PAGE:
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Count centre staff sorting ballots at Nemo Rangers GAA club in Cork Alamy
Race to the finish

Further MEPs elected as all 949 local council seats finally filled

Seats in just one European constituency are left to fill, as newly-elected MEPs take their seats in Ireland South.


ALL OF THE country’s 949 local council seats have finally been filled, while counting continues to fill four of Ireland’s 14 MEP seats.

This evening, Independent MEP Luke ‘Ming’ Flanagan was re-elected in the Midlands North West constituency, with counting continuing there. 

In Ireland South, Fine Gael’s Seán Kelly, Fianna Fáil’s Billy Kelleher and Cynthia Ní Murchú, Independent Michael McNamara and Sinn Féin’s Kathleen Funchion have been elected.

The Dublin constituency has been filled, sending Fine Gael’s Regina Doherty, Fianna Fáil’s Barry Andrews, Sinn Féin’s Lynn Boylan and Labour’s Aodhán Ó Ríordáin to Brussels. 

The battle is still raging on in the Midlands North West constituencies, four still need to be filled.

The latest count is due in the Midlands-North West count centre in Co Mayo at around midnight tonight. It is expected to be the last count.

You can visit our results centre for a detailed breakdown of how each count plays out in the EU elections. 

Meanwhile, Fine Gael and Fianna Fáil have come out on top in the local elections with the highest number of councillors elected but both taking hits to their overall share of the seats, while Sinn Féin, the Social Democrats, and Independents made some gains. 

The full list of elected local councillors is available here

Dublin Result EU

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The final countdown

The counting continues in the European elections in and Midlands-North West as candidates creep closer to the quotas.

In Midlands-North West, Luke Flanagan was first to surpass the 113,325-vote quota and be elected this evening after topping the poll on the first count.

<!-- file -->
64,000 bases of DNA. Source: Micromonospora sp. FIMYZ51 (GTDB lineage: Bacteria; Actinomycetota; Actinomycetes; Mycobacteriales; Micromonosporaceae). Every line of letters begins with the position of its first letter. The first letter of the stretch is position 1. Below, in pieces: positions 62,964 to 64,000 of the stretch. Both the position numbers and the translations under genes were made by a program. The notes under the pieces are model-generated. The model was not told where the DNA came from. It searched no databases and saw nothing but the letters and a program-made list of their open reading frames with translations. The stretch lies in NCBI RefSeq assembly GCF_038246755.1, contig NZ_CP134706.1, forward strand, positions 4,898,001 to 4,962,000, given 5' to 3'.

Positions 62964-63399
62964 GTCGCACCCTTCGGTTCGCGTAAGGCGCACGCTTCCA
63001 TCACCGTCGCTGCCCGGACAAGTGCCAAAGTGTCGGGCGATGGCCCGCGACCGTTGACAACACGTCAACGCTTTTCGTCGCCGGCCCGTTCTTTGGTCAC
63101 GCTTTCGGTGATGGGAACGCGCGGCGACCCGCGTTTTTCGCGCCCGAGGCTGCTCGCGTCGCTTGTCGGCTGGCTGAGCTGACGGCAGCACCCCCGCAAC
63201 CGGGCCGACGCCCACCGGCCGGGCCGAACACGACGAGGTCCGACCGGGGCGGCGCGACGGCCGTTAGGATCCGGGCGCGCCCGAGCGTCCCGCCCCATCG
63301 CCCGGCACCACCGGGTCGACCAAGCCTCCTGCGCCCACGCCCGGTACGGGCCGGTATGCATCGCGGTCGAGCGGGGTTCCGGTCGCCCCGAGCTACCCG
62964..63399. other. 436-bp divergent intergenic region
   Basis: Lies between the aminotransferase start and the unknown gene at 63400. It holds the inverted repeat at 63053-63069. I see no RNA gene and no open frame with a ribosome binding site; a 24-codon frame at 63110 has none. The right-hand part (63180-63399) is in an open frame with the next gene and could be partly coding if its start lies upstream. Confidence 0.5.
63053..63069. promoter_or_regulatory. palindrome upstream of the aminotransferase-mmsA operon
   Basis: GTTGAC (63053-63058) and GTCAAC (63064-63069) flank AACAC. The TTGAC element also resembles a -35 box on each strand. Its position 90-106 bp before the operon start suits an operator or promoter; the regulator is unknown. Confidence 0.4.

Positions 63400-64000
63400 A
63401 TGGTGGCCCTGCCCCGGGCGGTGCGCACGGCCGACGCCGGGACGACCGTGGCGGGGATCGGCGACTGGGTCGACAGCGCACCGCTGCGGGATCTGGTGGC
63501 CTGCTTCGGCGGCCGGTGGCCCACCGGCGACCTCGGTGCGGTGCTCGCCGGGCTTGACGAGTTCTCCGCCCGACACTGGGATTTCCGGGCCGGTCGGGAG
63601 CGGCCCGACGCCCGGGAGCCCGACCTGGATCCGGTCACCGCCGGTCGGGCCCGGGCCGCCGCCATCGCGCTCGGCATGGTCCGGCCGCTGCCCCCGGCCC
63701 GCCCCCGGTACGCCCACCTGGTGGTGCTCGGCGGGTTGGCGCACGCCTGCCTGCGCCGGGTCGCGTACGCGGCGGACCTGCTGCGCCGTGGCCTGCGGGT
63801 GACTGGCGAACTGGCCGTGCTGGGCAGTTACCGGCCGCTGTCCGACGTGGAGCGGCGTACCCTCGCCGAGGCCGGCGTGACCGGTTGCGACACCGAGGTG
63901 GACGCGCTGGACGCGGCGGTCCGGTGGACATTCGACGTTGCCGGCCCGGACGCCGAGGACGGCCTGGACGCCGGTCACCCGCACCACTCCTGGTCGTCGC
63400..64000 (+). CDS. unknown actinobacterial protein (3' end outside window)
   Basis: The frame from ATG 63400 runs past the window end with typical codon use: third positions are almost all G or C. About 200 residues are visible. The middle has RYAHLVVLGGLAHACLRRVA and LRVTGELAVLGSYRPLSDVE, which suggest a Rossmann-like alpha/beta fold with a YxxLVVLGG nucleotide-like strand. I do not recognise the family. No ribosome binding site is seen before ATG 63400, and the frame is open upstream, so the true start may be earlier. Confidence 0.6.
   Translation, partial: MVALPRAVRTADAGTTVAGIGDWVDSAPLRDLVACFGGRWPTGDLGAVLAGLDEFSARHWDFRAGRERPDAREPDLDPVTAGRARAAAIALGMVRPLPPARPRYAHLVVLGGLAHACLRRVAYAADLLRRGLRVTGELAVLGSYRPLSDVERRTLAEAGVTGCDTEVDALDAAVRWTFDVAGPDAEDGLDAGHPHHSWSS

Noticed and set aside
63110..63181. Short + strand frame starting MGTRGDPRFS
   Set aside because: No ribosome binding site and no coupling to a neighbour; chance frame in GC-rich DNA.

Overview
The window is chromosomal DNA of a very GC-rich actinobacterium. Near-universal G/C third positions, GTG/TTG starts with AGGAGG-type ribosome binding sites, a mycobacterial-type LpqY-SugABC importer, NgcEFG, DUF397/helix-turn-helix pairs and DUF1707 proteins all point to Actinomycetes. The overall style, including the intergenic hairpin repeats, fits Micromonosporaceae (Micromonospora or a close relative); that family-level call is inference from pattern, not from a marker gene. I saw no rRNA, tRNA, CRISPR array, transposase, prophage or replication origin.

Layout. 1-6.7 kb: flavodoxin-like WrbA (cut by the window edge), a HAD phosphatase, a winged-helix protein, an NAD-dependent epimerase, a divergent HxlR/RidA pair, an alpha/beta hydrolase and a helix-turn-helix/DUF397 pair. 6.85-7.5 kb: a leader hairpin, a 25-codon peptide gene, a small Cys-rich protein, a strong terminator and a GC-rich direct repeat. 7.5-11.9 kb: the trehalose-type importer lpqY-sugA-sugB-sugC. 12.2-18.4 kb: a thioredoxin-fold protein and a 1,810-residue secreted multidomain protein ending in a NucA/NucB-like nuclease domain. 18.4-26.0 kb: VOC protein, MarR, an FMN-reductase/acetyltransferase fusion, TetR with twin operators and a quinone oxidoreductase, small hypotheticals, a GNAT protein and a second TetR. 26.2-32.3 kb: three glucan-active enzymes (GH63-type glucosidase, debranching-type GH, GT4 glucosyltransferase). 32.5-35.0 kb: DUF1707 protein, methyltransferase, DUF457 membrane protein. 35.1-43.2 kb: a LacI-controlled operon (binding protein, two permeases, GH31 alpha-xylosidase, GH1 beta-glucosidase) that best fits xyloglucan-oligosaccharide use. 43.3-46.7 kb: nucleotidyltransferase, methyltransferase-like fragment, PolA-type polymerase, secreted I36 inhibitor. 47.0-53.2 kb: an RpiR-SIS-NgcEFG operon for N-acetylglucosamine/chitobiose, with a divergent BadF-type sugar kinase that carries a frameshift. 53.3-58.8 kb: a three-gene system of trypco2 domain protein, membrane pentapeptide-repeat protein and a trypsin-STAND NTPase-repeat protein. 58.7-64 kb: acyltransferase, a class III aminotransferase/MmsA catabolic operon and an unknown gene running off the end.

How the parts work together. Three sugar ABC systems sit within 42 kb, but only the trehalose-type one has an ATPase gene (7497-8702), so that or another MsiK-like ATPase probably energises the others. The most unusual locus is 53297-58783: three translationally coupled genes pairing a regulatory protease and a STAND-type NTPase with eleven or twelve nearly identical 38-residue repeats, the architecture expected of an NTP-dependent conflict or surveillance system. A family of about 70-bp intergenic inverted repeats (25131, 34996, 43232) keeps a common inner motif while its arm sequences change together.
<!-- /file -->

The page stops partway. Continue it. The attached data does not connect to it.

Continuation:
Chris MacManus (Sinn Féin) was eliminated in this constituency this morning on the 17th count and Aontú candidate Peadar Tóibín was eliminated on the 18th count.

Fianna Fáil’s Lisa Chambers has now been eliminated and her votes will be redistributed, which is likely to decide the contest.

On the 16th count, Fine Gael duo Maria Walsh and Nina Carberry were in second and third place respectively.

However, Carberry pulled into second on the 17th count and Fianna Fáil’s Barry Cowen slightly overtook Walsh, with a margin of just 30 votes between them.

Walsh is now back in third place, followed by Barry Cowen and Ciarán Mullooly, with Sinn Féin’s Michelle Gildernew on sixth. 

In Ireland South, all seats have finally been filled.

Fine Gael’s Seán Kelly surpassed the quota on Monday with 122,777 votes.

After a lengthy series of counts and eliminations, Billy Kelleher of Fianna Fáil was re-elected on the 18th count with 120,105 votes.

After the 19th count, and the exclusion of Independent4Change’s incumbent MEP Mick Wallace, Independent Michael McNamara, Fianna Fáil’s Cynthia Ní Murchú and Sinn Féin’s Kathleen Funchion were elected.

Local elections

Sinn Féin increased its share of seats compared to 2019 by around 2.4%, pushing over the 100-seat marker to see 102 councillors elected.

Despite the wins, it was not the sweeping victory the party had hoped for. Leader Mary Lou McDonald told members and supporters at the RDS count centre on Sunday that the party would “learn and listen” before, while re-elected Dublin City Councillor Daithí Doolan that “strategic errors” were made – but added the party will be back fighting to “dislodge” Fine Gael and Fianna Fáil at the general election.

The Green Party was also disappointed by its showing, securing just 23 seats despite Leader Eamon Ryan suggesting in April that the party could win a seat on every local authority in the country. It did top the poll in a couple of local areas, though, particularly on Dublin City Council.

It was a good day for the Social Democrats, which boosted its seat count to 35. On Dublin City Council, the party doubled its representation to become the second largest after Fine Gael.

A number of far-right candidates who ran as independents or in newly formed parties were elected but not in the droves that some analysts had feared, with many more failing to garner enough public support than those who did.

Some local councils completed counting at the weekend, including Dublin City Council.

But others were slowed down by lengthy counts and recounts.

In Newbridge, Co Kildare, it was a photo finish between two candidates from Sinn Féin and Aontú, who were so close that it took four recounts to settle on a leader (Sinn Féin’s James Stokes), though neither ultimately secured a seat.

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